The new polypac seals that have been coming in since the late eighties where developed by Parker Hannfin first for high pressure hydraulics and now for shaft seals etc. They are a big difference from the old neoprene lip seal, but are more precise and stiffer.    We used to heat them in hot water to make it easier to install inside a captive groove. Especially smaller ones.  But they do prevent any loss of oil.  Chemical engineering has come a long way.

  • techjoeb

    Member
    February 27, 2017 at 9:19 am

    The funny thing is… this is just for hot dog grease… ewwwwww. 

  • ectofix - Nashville

    Member
    February 27, 2017 at 5:39 pm

    I don’t know why I never get tired of listening to that overwrought and flamboyantly presented techno-babble.  Here’s another version I found awhile back:

     

    Rockwell Retro Encabulator

     

    My dingle-arm is worn out.  Does PartsTOWN stock that?

  • techjoeb

    Member
    February 28, 2017 at 11:19 am

    I’ll check stock… we just sold the last one! 

  • john

    Member
    February 28, 2017 at 4:00 pm

    Never tell your lady that.

    ectofix, if you like the Encabulator videos, there’s a group of (crazy?) folks on reddit who only deal in flamboyantly presented technobabble. https://www.reddit.com/r/VXJunkies/ 

    I can’t tell if real technicians would love or hate this. Maybe a bit of both. I’m curious to know your reaction.

  • alnelson

    Member
    February 28, 2017 at 9:33 pm

    That tool for compressing the lid spring on Henny Penny pressure fryers comes in pretty handy

  • john

    Member
    February 28, 2017 at 10:34 pm
  • techjoeb

    Member
    March 8, 2017 at 1:57 pm

    NIeco 9128. Shaft cleaning tool AKA The Dawg Bone. 

     

  • ectofix - Nashville

    Member
    November 6, 2017 at 8:48 pm

    I’ll share with y’all this special tool that you would never expect.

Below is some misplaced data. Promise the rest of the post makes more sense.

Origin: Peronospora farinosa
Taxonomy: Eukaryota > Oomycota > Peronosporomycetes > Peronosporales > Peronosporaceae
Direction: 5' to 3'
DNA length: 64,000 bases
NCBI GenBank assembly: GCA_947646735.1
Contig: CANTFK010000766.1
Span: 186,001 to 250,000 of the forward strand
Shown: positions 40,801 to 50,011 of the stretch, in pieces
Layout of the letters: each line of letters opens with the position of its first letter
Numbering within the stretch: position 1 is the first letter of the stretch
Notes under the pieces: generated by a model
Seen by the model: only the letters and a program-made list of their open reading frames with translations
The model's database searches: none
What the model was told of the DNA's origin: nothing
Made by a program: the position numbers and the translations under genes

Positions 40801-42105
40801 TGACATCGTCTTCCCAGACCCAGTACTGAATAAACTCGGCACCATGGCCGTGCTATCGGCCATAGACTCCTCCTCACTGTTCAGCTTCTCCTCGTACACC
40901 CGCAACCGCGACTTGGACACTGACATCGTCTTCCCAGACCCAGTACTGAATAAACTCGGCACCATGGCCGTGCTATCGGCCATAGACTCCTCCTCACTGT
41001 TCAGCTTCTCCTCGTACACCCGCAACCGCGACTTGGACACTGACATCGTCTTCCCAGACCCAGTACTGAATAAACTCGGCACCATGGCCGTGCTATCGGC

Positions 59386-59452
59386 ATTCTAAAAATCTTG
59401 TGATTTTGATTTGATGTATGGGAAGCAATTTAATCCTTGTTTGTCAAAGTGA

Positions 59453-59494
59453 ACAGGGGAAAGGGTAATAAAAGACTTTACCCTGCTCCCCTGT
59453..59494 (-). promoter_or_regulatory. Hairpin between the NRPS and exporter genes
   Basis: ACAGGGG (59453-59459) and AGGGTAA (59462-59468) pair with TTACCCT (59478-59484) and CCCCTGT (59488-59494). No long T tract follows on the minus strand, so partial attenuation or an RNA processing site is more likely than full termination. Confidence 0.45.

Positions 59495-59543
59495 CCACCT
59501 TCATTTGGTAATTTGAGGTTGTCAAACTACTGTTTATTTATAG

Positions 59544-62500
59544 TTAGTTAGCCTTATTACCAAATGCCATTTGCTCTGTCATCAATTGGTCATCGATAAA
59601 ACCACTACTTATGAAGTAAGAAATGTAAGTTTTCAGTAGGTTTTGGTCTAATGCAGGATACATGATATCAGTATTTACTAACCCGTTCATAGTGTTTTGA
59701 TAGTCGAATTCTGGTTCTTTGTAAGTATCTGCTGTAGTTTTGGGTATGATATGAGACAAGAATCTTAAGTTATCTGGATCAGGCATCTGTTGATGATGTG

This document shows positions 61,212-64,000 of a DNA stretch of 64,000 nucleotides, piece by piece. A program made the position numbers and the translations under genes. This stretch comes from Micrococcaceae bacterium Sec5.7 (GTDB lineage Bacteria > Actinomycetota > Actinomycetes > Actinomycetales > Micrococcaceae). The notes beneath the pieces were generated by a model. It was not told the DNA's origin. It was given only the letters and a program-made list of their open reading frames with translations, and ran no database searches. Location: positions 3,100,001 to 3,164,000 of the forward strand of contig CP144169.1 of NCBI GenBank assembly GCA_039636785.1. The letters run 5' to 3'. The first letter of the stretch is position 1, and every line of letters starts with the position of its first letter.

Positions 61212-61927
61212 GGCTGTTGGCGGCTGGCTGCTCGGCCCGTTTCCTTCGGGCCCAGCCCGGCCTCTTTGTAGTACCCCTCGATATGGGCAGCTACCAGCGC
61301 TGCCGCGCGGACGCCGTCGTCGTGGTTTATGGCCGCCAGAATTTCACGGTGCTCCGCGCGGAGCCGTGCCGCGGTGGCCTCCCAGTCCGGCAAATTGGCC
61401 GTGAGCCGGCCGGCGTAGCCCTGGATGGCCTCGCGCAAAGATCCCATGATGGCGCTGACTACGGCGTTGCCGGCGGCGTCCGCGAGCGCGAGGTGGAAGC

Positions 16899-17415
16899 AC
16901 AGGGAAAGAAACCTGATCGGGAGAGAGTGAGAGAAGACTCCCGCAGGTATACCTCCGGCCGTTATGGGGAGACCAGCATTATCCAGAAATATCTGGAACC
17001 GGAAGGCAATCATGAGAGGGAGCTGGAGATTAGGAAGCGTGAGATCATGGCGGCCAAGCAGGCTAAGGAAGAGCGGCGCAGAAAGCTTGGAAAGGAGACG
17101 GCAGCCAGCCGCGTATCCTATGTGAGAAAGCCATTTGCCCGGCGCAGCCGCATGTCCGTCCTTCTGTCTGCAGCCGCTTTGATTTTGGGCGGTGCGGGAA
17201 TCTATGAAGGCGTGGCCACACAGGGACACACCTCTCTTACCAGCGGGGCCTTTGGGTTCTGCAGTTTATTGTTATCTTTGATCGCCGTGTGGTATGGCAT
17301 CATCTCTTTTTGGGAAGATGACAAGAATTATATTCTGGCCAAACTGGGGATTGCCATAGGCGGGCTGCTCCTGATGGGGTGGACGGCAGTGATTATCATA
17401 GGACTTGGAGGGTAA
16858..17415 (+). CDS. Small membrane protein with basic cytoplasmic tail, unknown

My boss had passed to us techs this rather dumb-looking ratcheting wrench put out by Crescent:

     

     

    Sorry folks.  Whether Crescent still markets this wrench is not my concern.  I DID check their website and didn’t see it there.  But…I got mine.

     

    I hope you can get one.  It’s a rarely used but very helpful tool.

  • john

    Member
    November 7, 2017 at 11:49 am

    I just had to find it. Could not resist. Searched for crescent jaw ratchet ^^

    Crescent R2 Rapid Rench 8 in. Ratcheting Socket Wrench-FR28SMP – The Home Depot 

     

    This thing looks like it could be useful for standard jobs requiring a ratchet, too. Could. 

  • fixbear - ADK NY

    Member
    November 9, 2017 at 2:41 pm

    Don’ja just love working on fryers.  Especially the filter pumps.  Only thing worse is the roof ventilators for a Chinese restaurant. Seen some with 3 inches of grease on the roof.  Ya need a lot of plastic and cardboard..

  • ectofix - Nashville

    Member
    November 9, 2017 at 10:00 pm

    You’re referring to that fine coating of grease that’s encapsulating the gas valve and fitting pictured above?  Well, former boss of mine (God rest his soul) called it “smooch”. 

     

    I have yet to find names for the many consistencies and densities that fryer grease can take on.  The same grease that’s in or on our french fries, chips, hash browns, fish, tofu, tempura, shrimp, chicken tenders…or whatever.

     

    I can only generalize it at certain levels.  Grease forms into:

    1. The stuff you can simply wash off your hands with adequate soap.
    2. >
    3. >
    4. >
    5. >
    6. The stringy glop that you CAN’T wash off your hands, despite whatever humanly safe soap you employ.
    7. >
    8. >
    9. >
    10. >Grease which only a REALLY, REALLY harsh chemical can break down.
    11. >
    12. >
    13. >
    14. >
    15. >
    16. The texture of grease which can be scraped away in sheets to resemble something almost like…SKIN (my favorite).
    17. >
    18. >
    19. >
    20. >
    21. >
    22. The rock-hard, dried-on glue version of grease which can ONLY be burned off through the application of a direct blue flame – or from behind the surface to which it adheres to (which smokes and stinks, but efforts to remove it is rehabilitative).  In the latter technique, the grease will virtually JUMP off the said surface.  This procedure is best done OUTDOORS.
    23. Of course, the next molecular state is carbon.

     

    Those of us who might be tasked in the removal of such grease will understand that the numerous “>” markers indicated above is NOT an accurate quantitative illustration of the many OTHER forms which grease may take on.  For those who HAVEN’T had the pleasure in performing the task of fryer grease removal, just put an  between #1 and #22.

  • gregct

    Member
    November 16, 2017 at 8:21 am

    Blodget’s blower wheel puller was always a time saver….   Frymaster’s Microamp to millivolt converter was indespensible, too… wish I still had one…